This past Monday I took part in a Small Theatre Alliance of Boston Open Mic Night at the Charlestown Working Theater. I brought in a section of a new full length play I'm working on called Burning Up the Dictionary, which I'm billing as "a story of language, love, lust and loss." I'll be having a round table of the entire thing at the Lark Play Development Center in New York City next month, so this was a great opportunity to test-drive a section of it in front of an audience and see how things play in front of an audience as I work on it in preparation for the Lark. I've been developing it through the Playwrights' Commons/Company One Playwrights' Playground this past summer (which was quite a blessing), but this was the first time I'd heard it in front of an audience as opposed to workshop participants.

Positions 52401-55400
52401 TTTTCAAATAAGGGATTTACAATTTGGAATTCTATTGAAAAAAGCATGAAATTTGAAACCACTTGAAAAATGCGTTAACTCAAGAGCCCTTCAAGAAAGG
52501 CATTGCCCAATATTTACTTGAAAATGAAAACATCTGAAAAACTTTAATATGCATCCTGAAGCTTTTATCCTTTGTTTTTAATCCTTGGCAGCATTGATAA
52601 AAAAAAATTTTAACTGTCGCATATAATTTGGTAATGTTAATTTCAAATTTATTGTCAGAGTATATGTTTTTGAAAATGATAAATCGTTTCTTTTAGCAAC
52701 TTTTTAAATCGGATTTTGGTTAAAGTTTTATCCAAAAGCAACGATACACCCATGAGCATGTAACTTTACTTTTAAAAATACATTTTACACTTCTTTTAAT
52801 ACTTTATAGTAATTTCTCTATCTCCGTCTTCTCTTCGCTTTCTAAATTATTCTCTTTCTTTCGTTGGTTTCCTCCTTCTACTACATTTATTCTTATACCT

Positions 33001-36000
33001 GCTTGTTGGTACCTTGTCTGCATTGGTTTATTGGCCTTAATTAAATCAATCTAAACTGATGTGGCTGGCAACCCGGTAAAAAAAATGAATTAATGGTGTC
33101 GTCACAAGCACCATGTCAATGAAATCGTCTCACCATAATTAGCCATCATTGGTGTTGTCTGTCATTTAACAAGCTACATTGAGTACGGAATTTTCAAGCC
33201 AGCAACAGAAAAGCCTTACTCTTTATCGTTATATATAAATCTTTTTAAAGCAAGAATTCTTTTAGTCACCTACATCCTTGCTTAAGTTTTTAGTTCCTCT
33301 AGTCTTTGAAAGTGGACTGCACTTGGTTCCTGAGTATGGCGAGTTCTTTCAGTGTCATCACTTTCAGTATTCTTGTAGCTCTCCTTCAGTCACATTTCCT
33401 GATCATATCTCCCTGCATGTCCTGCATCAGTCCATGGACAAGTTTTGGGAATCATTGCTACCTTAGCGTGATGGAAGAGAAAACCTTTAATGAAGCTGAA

This past weekend I attended two seminars taught by Rory Miller. Rory is the author of Meditations on Violence, and more recently, Facing Violence, both of which are among the best books I've read on the subject (and both of which I ended up citing quite a bit in my dissertation). In this post I'll be discussing some of his teaching and methodology as well as some of the implications. I'm responding from the perspective of a theatre and performance scholar who specializes in the representations of violence as much as from the perspective of a martial artist, self defense instructor, and fight director.